The Royal Chain Mail Factory had received a large order for battle uniforms. Each uniform consisted of a chain-mail toga and a pair of chain-mail short pants. Their only problem was how long to make the pants: too short and a soldier could be exposed; too long and a uniform would be excessively heavy.
Perplexed most by the problem was the Royal Mathematician. He had a uniform made and tested. The hem on the pants proved to be too short, so he increased it a little bit, then a little more, and then a little bit more, and so on until finally he was able to derive an exact relationship between the trouser-length and the leg-length of the soldier.
The chief tailor was curious. “How did you determine this ratio?” he asked?
“Easy,” said the Mathematician. “I just used the Wire-trousers Hem Test of Uniform Convergence.”
There was once a very smart horse. Anything that was shown it, it mastered easily.
That is until the day its teachers tried to teach it about analytic geometry. To there surprise, the horse simply could not understand rectangular coordinates at all. All the horse’s acquaintances and friends tried to help, but neither they nor the horse could figure out what was the matter, and the so the horse continued to be confused by the subject.
Finally, a mathematician was brought in to assist. He looked at the problem, and then shook his head. “Of course he can’t do it,” he replied. “Do you know you’re putting Descartes before the horse?”
A man travelling through the Orient passed a small courtyard and heard voices murmuring. He went in and saw an altar with a large stone O in the middle. White-robed people were kneeling before the altar, softly chanting “Nil… nil… nil…” while ceremonial priests sang prayers to The Great Nullity and The Blessed Emptiness.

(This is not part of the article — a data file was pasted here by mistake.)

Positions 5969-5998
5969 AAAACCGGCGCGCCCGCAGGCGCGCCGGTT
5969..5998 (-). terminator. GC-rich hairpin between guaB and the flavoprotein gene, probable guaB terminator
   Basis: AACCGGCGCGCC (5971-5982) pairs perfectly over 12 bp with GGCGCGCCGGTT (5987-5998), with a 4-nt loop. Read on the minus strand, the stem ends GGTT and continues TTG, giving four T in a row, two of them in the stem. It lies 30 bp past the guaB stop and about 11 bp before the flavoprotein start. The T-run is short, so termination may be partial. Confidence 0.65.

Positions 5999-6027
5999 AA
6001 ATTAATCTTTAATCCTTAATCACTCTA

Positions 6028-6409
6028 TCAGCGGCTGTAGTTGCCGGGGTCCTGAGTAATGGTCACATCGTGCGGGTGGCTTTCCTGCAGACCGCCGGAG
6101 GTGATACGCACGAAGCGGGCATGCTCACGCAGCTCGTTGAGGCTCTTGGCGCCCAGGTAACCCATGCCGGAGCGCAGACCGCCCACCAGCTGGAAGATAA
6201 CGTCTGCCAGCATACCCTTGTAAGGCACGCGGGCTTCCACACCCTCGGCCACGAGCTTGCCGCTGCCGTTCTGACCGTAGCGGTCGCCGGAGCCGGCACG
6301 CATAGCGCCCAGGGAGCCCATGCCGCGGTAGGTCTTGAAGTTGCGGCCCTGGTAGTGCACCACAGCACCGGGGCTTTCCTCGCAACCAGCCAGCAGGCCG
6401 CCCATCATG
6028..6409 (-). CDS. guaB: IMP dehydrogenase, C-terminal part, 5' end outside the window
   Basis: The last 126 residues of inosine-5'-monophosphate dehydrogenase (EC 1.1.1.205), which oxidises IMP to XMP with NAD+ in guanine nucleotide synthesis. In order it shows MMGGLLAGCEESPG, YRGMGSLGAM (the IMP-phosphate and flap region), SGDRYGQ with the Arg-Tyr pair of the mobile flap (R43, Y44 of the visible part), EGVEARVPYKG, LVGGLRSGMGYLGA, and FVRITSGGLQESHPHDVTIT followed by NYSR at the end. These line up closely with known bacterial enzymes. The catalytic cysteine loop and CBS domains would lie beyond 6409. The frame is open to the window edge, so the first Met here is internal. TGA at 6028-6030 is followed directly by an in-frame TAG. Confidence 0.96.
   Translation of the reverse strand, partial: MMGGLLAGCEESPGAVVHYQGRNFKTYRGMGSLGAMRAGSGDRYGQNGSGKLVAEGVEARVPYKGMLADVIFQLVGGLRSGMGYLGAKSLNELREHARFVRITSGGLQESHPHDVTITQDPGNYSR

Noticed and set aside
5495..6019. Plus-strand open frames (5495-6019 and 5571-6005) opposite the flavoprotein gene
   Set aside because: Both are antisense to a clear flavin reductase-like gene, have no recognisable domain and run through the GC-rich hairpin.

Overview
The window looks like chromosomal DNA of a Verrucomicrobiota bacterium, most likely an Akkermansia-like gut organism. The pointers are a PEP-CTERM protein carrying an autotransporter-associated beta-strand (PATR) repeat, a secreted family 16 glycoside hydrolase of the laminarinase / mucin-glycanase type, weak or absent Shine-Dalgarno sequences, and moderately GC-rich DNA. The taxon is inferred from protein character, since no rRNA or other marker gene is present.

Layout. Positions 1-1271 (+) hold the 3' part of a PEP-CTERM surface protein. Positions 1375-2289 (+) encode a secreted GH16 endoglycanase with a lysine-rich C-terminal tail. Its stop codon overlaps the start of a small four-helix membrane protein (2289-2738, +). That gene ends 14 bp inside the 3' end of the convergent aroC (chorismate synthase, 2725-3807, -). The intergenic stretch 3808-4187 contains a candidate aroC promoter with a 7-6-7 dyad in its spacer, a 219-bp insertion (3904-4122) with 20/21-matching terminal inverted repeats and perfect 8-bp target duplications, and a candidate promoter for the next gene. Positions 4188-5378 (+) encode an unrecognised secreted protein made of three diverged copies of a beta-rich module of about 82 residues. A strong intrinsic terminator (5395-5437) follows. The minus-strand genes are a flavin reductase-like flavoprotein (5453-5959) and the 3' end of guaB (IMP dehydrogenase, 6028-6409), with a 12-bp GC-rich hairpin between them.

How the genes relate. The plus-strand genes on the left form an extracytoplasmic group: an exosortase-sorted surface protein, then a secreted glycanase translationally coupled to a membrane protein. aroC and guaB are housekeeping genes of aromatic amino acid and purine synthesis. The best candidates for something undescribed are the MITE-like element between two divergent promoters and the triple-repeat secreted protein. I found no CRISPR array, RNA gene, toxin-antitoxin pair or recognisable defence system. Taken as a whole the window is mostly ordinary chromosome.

Eventually, the man turned to a white-robed observer beside him and asked “Is Nothing sacred?”
There were three Medieval kingdoms on the shores of a lake. There was an island in the middle of the lake, which the kingdoms had been fighting over for years. Finally, the three kings decided that they would send their knights out to do battle, and the winner would take the island.
The night before the battle, the knights and their squires pitched camp and readied themselves for the fight. The first kingdom had 12 knights, and each knight had 5 squires, all of whom were busily polishing armor, brushing horses, and cooking food. The second kingdom had 20 knights, and each knight had 10 squires. Everyone at that camp was also busy preparing for battle. At the camp of the third kingdom, there was only one knight, with his squire. This squire took a large pot and hung it from a looped rope in a tall tree. He busied himself preparing the meal, while the knight polished his own armor.
When the hour of the battle came, the three kingdoms sent their squires out to fight (this was too trivial a matter for the knights to join in). The battle raged, and when the dust cleared, the only person left was the lone squire from the third kingdom, having defeated the squires from the other two kingdoms.
Thus proving that the squire of the high pot and noose is equal to the sum of the squires of the other two sides.
A tribe of Native Americans generally referred to their woman by the animal hide with which they made their blanket. Thus, one woman might be known as Squaw of Buffalo Hide, while another might be known as Squaw of Deer Hide. This tribe had a particularly large and strong woman, with a very unique (for North America anyway) animal hide for her blanket. This woman was known as Squaw of Hippopotamus hide, and she was as large and powerful as the animal from which her blanket was made.
Year after year, this woman entered the tribal wrestling tournament, and easily defeated all challengers; male or female. As the men of the tribe admired her strength and power, this made many of the other woman of the tribe extremely jealous. One year, two of the squaws petitioned the Chief to allow them to enter their sons together as a wrestling tandem in order to wrestle Squaw of the Hippopotamus hide as a team. In this way, they hoped to see that she would no longer be champion wrestler of the tribe.